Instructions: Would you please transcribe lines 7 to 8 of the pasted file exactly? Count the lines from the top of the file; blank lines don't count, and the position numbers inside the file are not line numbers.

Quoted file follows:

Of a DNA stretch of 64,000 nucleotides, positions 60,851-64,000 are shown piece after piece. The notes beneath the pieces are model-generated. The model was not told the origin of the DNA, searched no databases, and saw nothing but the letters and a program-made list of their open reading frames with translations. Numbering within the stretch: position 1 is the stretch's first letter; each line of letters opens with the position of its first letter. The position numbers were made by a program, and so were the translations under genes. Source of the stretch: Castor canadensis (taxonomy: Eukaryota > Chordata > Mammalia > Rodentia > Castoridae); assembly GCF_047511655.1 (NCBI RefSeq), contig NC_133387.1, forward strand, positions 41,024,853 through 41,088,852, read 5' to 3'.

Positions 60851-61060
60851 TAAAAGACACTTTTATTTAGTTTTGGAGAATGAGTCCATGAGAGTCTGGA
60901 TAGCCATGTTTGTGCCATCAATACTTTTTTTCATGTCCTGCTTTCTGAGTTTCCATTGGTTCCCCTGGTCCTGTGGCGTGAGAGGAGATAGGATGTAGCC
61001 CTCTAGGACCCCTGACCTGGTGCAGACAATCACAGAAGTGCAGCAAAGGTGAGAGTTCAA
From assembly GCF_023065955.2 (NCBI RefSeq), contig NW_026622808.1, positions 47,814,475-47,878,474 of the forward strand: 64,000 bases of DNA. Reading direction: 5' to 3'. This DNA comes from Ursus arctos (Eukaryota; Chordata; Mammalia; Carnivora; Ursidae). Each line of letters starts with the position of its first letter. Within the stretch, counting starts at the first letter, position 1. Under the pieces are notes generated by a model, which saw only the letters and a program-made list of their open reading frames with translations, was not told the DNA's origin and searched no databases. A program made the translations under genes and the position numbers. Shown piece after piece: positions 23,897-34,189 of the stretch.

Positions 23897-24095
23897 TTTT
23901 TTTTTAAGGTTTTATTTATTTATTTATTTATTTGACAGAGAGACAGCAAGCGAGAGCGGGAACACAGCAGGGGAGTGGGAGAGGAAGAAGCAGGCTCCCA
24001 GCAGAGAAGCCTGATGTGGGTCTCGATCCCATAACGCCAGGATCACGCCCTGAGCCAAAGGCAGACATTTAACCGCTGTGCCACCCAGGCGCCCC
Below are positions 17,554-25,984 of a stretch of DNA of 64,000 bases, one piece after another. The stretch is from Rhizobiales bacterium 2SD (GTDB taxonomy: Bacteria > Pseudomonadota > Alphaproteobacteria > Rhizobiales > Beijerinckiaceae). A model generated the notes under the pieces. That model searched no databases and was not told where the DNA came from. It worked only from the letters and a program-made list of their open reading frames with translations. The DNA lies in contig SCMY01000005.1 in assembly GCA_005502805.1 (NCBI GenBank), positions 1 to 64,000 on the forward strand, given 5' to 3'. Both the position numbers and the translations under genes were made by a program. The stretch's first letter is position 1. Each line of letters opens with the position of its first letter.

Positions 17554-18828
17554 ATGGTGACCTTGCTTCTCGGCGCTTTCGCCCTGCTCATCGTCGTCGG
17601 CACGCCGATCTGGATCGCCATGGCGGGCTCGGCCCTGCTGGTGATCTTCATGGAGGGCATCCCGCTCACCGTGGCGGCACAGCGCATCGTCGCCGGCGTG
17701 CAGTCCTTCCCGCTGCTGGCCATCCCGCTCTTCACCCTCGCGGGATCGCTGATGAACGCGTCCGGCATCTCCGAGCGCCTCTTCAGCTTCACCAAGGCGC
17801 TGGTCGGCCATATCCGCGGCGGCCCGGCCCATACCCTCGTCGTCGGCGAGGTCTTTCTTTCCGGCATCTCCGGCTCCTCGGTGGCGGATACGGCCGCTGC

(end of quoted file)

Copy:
Positions 23897-24095
23897 TTTT